ZEN TRICKSTERS | 4.13 | NY

A curious mix of middle-aged guys in tie-dyed t-shirts and pretty young women were at The Downtown on Friday night, a Long Island sports bar that frequently presents live music. We enter as the warm-up act is taking the stage. Rainbow Trout — not to be confused with Lake Trout or Leftover Salmon or any other bands with fishy names — is tuning up. Their salient feature is Dave Diamond, who tonight stakes a claim as the Hardest-Working Man in Show Biz. He’s going to play for an hour or so with the warm-up act, and then turn in a very full and rich pair of sets with the headliners, the Zen Tricksters. And he’s a drummer! He’s going to crash and thump, all four limbs at the max, from 11 PM till nearly 4AM, with scarcely a break. What’s more, he’s a singer/songwriter. Some kinda wonderful. Those of us with reality-based lives are getting plenty restless by the time the Zen Tricksters take the stage. Presumably, this custom derives from an evil plot by the bar’s proprietors to keep everyone drinking for as long as possible. I wish I had the glamorous sort of life that doesn’t really get started till twilight, but I’m up and doing at daybreak, like pretty much the rest of the world. Venturing out to see a band that doesn’t start till ‘round about midnight is rather a leap of faith.

And that’s exactly the spirit in which the Zen Tricksters begin the show on this Good Friday. The opening number, "Sacrifice," is an original composition by the afore-mentioned Dave Diamond. Its old-timey, tent-show revival ambience makes you feel like you’ve known this song forever. Maybe if you happen to have worshipped at The Church of What’s Happening Now, you’re acquainted with its sentiment. Even if you haven’t, if you have a living soul within you, you can feel the call. The effect on the previously bored, drink-talk-smoke crowd is magnetizing, and there’s a sudden shift from the bar to the direction of the dance floor.

"Mississippi Half-Step," a Grateful Dead standard, pretty much draws in anyone who’s borderline. This band plays a lot of Dead songs. Like all artists, they turn to the music that most inspires them; and like inspired artists, they take it further. Just as the Dead referenced the songs they loved, from blues and country to reggae and pop, these guys combine their original material with renditions of the songs you’ve known and sung along with all your life.

The lead guitarist is Very Jerry. This is a good thing, right? We all like to be evaluated as unique individuals, of course, but this guy’s standing in a colossal shadow. In addition to his physical resemblance to St. Jerome, Jeff Mattson plays in a similar straight-from-the-Id style, peeling off a breathtaking variety of licks that range from melting to downright blistering. Heavens preserve me from sacrilege, but I’d say he’s a better singer than his patron saint. Tonight’s show features his rendition of the folk classic "Peggy-O," and it’s a pretty fine example of how everything old is new again. The first set’s blend of traditional and original music peaks with a highly psychedelic version of the relatively obscure "Alligator" and concludes with the ironic "Goin’ Down the Road Feelin’ Bad," leaving the crowd with a satisfying case of the Happy Blues. These cheerful folks are as affable a lot as you’ll encounter anywhere. I find myself befriended by an exuberant young blonde who not only pronounces me “so cuuute” (believe me, I’m not) but also declares that I “smell nice”. As on-the-spot evaluations from total strangers go, can you do much better than cute and sweet-smelling?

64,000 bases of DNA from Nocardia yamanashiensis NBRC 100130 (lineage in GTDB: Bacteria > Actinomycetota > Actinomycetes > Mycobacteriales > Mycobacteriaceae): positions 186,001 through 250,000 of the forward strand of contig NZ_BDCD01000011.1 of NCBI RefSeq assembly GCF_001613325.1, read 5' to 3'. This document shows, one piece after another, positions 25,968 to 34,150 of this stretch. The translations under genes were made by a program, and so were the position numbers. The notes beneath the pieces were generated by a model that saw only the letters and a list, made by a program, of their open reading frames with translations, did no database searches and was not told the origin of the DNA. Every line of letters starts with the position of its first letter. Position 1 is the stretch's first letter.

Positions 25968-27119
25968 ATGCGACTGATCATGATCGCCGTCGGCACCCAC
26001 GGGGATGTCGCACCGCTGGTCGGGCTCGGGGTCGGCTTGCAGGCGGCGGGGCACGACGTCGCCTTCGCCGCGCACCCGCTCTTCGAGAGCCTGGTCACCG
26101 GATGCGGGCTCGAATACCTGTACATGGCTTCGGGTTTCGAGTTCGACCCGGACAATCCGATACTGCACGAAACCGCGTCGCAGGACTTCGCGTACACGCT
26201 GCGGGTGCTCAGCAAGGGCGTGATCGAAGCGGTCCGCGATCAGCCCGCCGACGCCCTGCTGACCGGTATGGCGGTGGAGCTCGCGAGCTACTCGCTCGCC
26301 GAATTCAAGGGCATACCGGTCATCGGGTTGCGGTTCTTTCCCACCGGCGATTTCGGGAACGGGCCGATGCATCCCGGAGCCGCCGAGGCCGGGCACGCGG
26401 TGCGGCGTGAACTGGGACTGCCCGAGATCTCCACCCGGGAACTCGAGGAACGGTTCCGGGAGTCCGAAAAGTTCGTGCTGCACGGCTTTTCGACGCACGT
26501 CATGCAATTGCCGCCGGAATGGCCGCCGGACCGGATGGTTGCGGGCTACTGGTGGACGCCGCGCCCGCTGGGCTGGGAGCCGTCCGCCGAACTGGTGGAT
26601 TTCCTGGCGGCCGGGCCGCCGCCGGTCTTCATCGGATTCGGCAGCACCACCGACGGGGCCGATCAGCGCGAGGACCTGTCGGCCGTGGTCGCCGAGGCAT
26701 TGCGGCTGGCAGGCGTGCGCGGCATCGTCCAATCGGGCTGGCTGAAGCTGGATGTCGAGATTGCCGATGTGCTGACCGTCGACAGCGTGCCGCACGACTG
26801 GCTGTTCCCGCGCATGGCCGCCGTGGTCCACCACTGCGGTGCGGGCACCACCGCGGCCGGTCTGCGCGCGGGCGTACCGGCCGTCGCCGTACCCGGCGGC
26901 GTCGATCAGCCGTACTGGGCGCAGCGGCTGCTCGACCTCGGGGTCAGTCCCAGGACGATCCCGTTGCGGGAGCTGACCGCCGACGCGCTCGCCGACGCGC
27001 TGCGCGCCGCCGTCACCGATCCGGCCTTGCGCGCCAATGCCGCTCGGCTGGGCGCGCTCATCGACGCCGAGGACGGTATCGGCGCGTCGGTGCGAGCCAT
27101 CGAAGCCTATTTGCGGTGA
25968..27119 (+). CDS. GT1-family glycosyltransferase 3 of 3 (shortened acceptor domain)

Second set opens with a lively rendition of "Hey Pocky Way," sung by bassist Klyph Black, who will ultimately close the set with "Hard to Handle." The latter offers a perfect example of the his manner of singing. Just about anyone can belt out “BAY-BAY, here I am,” but who really means it? He does, without the slightest doubt, and he delivers all of his vocals with an utterly thrilling conviction. This band has a remarkable vocal strength; in addition to the fine voices of its drummer, bassist and lead guitarist, rhythm guitarist Tom Circosta sings in an amazingly expressive range, from a captivating tone of sweetness-and-light to a soul-wrenching depth. In a less-gifted band, he’d do all of the singing, and he’d do it very well indeed.

As in the first set, the repertoire encompasses both new material and covers, including a hypnotic jam segue between the original “Warm Heart” and the classic "Unbroken Chain." Guest keyboardist Pete Levin provides sparkling accompaniment throughout, with spirited periodic contributions from the Miso Honei Horns. There’s no backstage at The Downtown, so the band has nowhere to hide before launching into their encore, a rollicking “Let’s Spend the Night Together” that sends everyone home with a grin—and maybe an echoing refrain of BA-BA-DUH-DA, BA-BA-BA-DUH-DA. All in all, it’s a night well spent.

Donna Bell

[Published on: 4/16/01]

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